4 red flags when interviewing. If the application process is bad, the job is likely to be even worse

Even if you end up accepting a job in a place with one or more red flags, reading the clues can help you not be surprised when you get there.

Job interviews are real traps for candidates PHOTO: Archive

In every game, part of the challenge is knowing the other side. Whether it's poker, football or the hiring game, understanding your opponent's cues – unspoken signals – can help you refine your strategy to win, writes businessinsider.com.

A former vice president of Microsoft's human resources department says that hiring is one of the few external faces of a company, the others being sales and media or investor relations.

But hiring is unique: The company is trying to convince you to be part of the team. Recruiters and hiring managers don't just want you to believe them, they want you to join them. Therefore, they should be on their best behavior.

But some accounts can expose the company's problems and should be red flags for job seekers.

Here are the most common hiring cues I've seen.

1. Chaos

The most common problem in employment is chaos: unclear processes, missed meetings, confusion in appointments or irregular communication.

The candidate sees long periods of silence followed by a desperate need for immediate resolution. There may be confusion about who will conduct the interview or when it will take place. Details are often missing or constantly changing.

This kind of chaos can result from a number of factors: Maybe the company is in turmoil, maybe the recruiting team isn't the highest priority, maybe they're all contract employees, or maybe they're just disorganized people.

Whatever the cause, this chaos is a rumor. If the company's image to potential employees can't even schedule an interview, imagine what it might be like to work there.

2. Bureaucracy

Another important indicator is red tape, such as applications that require information to be uploaded into multiple systems or multiple steps to go through before even receiving a selection call.

Hiring processes that involve seven rounds of interviews or extensive upfront work, such as completing trial projects, are often relics of a bygone era—remnants of processes that once might have made sense.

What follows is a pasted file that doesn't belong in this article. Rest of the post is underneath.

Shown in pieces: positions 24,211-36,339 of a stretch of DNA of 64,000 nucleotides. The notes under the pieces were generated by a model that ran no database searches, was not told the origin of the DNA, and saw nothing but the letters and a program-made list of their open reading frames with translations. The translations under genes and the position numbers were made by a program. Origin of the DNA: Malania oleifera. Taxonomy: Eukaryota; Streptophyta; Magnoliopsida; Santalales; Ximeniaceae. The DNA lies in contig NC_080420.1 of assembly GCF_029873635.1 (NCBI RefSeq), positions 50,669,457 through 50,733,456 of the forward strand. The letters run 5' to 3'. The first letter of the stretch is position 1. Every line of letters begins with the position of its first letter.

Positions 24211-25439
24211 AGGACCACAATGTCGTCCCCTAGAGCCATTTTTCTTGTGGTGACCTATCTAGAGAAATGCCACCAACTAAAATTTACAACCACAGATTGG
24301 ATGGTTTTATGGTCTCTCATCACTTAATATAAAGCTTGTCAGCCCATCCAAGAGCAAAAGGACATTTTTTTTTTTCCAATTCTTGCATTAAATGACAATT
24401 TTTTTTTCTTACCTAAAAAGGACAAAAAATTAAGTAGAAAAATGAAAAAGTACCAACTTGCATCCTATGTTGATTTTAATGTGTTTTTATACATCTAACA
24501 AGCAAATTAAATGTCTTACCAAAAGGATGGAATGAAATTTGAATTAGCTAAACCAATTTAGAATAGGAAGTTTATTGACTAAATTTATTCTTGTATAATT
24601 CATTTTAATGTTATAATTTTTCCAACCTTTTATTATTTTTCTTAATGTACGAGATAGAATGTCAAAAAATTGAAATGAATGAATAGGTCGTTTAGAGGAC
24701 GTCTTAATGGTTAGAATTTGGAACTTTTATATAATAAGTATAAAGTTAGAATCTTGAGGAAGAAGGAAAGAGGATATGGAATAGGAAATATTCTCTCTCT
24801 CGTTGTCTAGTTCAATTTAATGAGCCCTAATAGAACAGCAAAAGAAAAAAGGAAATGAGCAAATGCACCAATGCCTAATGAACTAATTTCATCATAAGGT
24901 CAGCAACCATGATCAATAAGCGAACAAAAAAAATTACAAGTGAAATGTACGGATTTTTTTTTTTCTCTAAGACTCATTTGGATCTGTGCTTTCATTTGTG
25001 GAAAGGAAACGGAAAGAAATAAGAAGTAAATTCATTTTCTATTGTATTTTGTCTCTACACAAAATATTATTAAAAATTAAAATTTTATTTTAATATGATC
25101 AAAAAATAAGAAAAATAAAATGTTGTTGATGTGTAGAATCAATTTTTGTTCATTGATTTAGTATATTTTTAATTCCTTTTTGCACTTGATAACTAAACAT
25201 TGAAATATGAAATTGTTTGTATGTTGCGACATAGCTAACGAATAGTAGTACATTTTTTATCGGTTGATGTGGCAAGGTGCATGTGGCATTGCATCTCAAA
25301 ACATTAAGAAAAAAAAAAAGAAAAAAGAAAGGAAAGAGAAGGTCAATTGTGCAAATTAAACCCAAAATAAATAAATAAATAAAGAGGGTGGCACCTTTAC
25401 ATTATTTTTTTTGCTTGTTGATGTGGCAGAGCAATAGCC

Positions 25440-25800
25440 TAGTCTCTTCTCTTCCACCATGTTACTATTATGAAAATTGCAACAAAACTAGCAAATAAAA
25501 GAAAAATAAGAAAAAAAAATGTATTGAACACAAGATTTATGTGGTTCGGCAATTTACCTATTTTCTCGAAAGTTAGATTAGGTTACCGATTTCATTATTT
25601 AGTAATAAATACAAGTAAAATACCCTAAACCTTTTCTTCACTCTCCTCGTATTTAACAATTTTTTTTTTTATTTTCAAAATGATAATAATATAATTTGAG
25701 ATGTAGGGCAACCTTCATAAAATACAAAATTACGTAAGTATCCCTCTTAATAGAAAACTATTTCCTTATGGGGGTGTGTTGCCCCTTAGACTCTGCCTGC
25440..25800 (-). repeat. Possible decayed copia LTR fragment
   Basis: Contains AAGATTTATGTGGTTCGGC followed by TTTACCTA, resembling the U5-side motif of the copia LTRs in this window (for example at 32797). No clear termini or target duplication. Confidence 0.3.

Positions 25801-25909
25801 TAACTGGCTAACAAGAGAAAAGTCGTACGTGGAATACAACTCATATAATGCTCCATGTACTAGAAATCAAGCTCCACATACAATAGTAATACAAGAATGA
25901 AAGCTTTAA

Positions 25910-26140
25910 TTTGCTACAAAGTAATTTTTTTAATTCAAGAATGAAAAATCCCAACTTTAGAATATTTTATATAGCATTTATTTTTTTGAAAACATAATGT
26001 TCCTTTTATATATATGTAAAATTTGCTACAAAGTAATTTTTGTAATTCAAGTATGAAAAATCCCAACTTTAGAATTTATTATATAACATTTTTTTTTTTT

They are a sign of a company that isn't working efficiently and isn't constantly iterating to improve.

If they can't streamline their hiring process to make it work for both the company and the candidates, we can only imagine the bureaucracy of the day-to-day work there.

3. The secret

Some companies are overly vague about the role, the group, and even the company. They talk about a great assignment, but don't answer direct questions about everything from pay to organization.

Even the most mundane things, like who you will work for or how your work will be judged, are left as is strictly “need to know”. They present fronts that would make national security organizations wince.

They often treat this level of secrecy as a badge of honor, as if it were a sign of the importance of their great work.

Often times, it's just arrogance or bravado. Worse, they may be hiding terrible working conditions behind closed doors. The company keeps both managers and employees in the dark, but asks them to work tirelessly toward vague goals.

You want me to uproot my life and dedicate my career to a job I don't fully understand? No, thanks.

4. Imagination

This tell of organizational hubris is common in the tech world, but is also found in some high-level consulting firms and other “elite”.

They claim to only hire the best and want you to think you're lucky to even be considered for their role.

This conceit leads to many problematic aspects of employment. These companies often have abusive interviews where a panel of experts basically bullies the candidates. They pile on endless preliminary work which they then judge in a harsh and mocking way. I never allow the candidate to ask the same challenging questions to the firm, or I instantly dismiss those who do.

What's worse about these firms is that this arrogance can hide a dirty secret of the reality behind the curtain. Many new hires are put through years of abuse and drudgery, which is itself a form of initiation – and companies expect them to be happy to be there.

It's often best to reflect on your own feelings when interviewing. If the interviewer doesn't treat you like a colleague or at least like you're valuable in the interview, imagine what it might be like to work there as a new hire.